or Carica

Designed in the Creator’s Consequently, human dignity is derived from the fact that humanity has been created in the image of God. We were called to be God’s representatives, as well as God’s partners in personal relationships. Sin’s Destructive Force

Creation shows us one side of the coin. Following the Fall, however, humanity is separated from God, degraded by sin, self-centered, loveless, and incapable of resisting evil. As time progresses, degradation increases. According to an old Jewish legend, God consulted His angels before He created humanity. “Create him not,” said the angel of justice, “for if you do, he will commit all kinds of wickedness against his fellow men; he will be hard and cruel and dishonest and unrighteous.” “Create him not,” said the angel of truth, “for he will be false and deceitful to his brother-man, and even to You.” “Create him not,” said the angel of holiness, “for he will follow

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that which is impure in Your sight and dishonor You to Your face.” The angels were right. All their fears have become reality. Hence the question: May we today seriously speak of humans as being created in the image of God? Is this view still justified as we see all the misery, grief, and destruction that humanity causes? Has sin not distorted this image so much that one cannot recognize God’s image at all? Has it become a mere caricature? Who are we? Are we good in principle, and our awful actions only an aberration that can be straightened? Or are we bad in principle, and the good we do functions only as a mask covering our real nature? Theologians and philosophers have struggled with this question throughout history. Their answers have sometimes differed widely. The fact is that the image-of-God motif appears only twice in the Old Testament apart from Creation, namely in Genesis 5:1, 3 and 9:6. Both occurrences suggest that in spite of sin humans are still considered

The By Jens O. Mohr

ture? image

as having been created in the image of God. The image may be distorted, but it has not totally disappeared. Image or caricature? In the end we cannot resolve this tension. The image has been marred by sin. Still it can be found in every person. Thus we are both: creatures made in the image of God and fallen sinners. The life of every person bears testimony to this ambivalence. Restored by Grace

Throughout history, many attempts have been made to overcome this ambivalence. While humanism suggests that we may overcome evil on our own, Ellen White offers this crucial reflection: “It is impossible for us, of ourselves, to escape from the pit of sin in which we are sunken. Our hearts are evil, and we cannot change them. . . . Education, culture, the exercise of the will, human effort, all have their proper sphere, but here they are powerless. They may produce an outward correctness of behavior, but they

Nature Man of

Man and woman were made in the image of God with individuality, the power and freedom to think and to do. Though created free beings, each is an indivisible unity of body, mind, and spirit, dependent upon God for life and breath and all else. When our first parents disobeyed God, they denied their dependence upon Him and fell from their high position under God. The image of God in them was marred and they became subject to death. Their descendants share this fallen nature and its consequences. They are born with weaknesses and tendencies to evil. But God in Christ reconciled the world to Himself and by His Spirit restores in penitent mortals the image of their Maker. Created for the glory of God, they are called to love Him and one another, and to care for their environment. (Gen. 1:26-28; 2:7; Ps. 8:4-8; Acts 17:24-28; Gen. 3; Ps. 51:5; Rom. 5:12-17; 2 Cor. 5:19, 20; Ps. 51:10; 1 John 4:7, 8, 11, 20; Gen. 2:15.)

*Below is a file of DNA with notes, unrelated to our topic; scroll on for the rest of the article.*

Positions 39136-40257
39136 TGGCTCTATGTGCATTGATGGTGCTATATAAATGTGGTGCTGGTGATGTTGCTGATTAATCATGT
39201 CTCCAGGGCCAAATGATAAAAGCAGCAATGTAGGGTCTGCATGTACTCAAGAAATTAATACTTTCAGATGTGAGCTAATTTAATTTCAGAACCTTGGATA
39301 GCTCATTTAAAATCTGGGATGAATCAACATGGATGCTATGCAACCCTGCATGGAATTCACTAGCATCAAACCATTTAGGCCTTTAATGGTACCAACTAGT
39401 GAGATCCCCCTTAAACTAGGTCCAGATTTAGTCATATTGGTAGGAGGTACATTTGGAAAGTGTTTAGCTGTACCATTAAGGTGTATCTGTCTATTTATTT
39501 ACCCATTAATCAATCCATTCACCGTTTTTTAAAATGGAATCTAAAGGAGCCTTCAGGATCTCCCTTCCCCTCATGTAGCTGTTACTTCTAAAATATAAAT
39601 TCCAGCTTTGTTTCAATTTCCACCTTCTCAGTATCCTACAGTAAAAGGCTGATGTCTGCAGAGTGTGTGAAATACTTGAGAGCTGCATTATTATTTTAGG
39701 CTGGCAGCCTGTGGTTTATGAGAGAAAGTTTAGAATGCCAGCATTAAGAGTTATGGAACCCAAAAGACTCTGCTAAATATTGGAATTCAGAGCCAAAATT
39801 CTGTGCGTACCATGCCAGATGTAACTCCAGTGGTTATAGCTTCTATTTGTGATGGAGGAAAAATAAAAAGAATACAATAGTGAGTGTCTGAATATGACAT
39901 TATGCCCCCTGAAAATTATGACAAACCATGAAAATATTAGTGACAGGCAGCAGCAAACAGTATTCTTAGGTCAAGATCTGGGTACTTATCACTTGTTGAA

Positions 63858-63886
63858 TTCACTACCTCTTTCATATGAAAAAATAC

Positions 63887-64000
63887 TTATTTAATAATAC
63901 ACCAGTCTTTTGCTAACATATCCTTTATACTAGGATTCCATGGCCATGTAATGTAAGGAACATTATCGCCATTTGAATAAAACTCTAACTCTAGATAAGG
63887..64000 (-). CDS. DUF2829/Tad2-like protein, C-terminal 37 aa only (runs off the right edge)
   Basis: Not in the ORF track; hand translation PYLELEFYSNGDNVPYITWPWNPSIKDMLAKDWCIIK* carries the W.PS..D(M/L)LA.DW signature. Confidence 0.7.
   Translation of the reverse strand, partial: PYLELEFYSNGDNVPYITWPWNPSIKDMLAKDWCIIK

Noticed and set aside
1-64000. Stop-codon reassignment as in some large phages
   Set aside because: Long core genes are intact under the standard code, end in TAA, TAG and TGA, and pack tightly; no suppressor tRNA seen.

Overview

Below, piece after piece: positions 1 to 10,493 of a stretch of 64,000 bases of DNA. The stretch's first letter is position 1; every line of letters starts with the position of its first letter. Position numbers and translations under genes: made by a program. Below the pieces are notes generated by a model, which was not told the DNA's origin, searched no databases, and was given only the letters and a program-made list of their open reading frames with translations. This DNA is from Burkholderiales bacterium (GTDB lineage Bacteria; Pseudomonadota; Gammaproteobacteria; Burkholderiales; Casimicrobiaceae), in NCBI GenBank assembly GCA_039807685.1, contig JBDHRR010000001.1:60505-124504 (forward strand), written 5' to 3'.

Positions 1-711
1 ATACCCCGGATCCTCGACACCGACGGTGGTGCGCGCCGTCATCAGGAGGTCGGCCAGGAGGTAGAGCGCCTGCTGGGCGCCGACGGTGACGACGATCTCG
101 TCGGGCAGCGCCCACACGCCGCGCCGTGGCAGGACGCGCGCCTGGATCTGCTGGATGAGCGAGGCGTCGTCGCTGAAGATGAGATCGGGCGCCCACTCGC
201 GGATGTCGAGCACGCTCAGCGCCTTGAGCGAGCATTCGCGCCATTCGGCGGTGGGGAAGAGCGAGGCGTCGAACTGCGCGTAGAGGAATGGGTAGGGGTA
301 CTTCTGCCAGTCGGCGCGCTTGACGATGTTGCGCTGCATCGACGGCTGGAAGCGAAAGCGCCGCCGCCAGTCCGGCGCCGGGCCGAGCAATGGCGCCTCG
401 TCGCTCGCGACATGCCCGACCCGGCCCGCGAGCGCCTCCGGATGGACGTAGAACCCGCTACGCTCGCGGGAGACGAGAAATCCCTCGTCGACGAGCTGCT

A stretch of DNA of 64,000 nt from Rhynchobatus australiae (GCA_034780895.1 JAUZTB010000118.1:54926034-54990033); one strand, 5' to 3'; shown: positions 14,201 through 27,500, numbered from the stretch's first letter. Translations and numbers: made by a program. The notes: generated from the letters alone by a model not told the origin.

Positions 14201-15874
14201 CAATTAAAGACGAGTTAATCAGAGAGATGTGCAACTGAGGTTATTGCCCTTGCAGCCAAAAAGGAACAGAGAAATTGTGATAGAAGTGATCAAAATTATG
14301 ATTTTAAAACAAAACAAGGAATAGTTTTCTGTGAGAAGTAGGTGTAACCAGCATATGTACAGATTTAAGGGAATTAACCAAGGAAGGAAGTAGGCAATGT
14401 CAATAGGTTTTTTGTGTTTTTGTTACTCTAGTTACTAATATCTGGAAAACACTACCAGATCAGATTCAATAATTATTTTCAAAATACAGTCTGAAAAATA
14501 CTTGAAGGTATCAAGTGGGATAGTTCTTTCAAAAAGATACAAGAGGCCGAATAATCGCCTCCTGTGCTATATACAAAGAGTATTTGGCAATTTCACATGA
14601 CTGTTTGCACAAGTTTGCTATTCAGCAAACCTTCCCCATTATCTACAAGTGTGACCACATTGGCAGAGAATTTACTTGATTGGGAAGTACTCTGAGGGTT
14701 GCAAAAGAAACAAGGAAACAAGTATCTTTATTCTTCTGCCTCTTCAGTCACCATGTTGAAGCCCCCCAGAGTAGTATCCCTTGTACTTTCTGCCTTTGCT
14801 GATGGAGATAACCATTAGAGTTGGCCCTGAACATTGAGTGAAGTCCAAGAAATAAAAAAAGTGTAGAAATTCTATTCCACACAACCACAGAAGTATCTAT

cannot change the heart; they cannot purify the springs of life.”* Scripture, however, tells us that real change is possible, but only through Jesus Christ. He would like to renew His image in us. The above-mentioned Jewish legend continues. Following the appearance of the angel of holiness, the angel of mercy stepped forward and said: “Create him, our heavenly Father, for when he sins and turns from the path of right and truth and holiness I will take him tenderly by the hand and speak loving words to him, and then lead him back to You.” The New Testament is clear about God stretching out His hand in Christ. Only Jesus can perfect the human character. Only He can restore God’s image completely. This transformation is to begin here and now in the followers of Christ. Paul puts it this way in Colossians 3:9, 10: “Do not lie to one another, since you have put off the old man with his deeds, and have put on the new man who is renewed

in knowledge according to the image of Him who created him.” The “old man” is a person without Christ. The “new man” is a person born again by the Holy Spirit. Interestingly, Paul says that the “new man” should be further renewed! “Renewal” is therefore not simply another expression for the new birth experience. This expression describes an ongoing process in the “new man” and touches the whole person. We can recognize God’s will and in His strength live a life of faithfulness. Finally, when we enjoy God’s new creation on the earth made new, the caricature has finally become a restored image of God. n * Ellen G. White, Steps to Christ (Mountain View, Calif.: Pacific Press Pub. Assn., 1956), p. 18.

Jens O. Mohr pastors the

Stuttgart Center Seventhday Adventist Church in Stuttgart, Germany, and is married to Claudia.

August 2014 | Adventist World - nad




By Glenn O. Phillips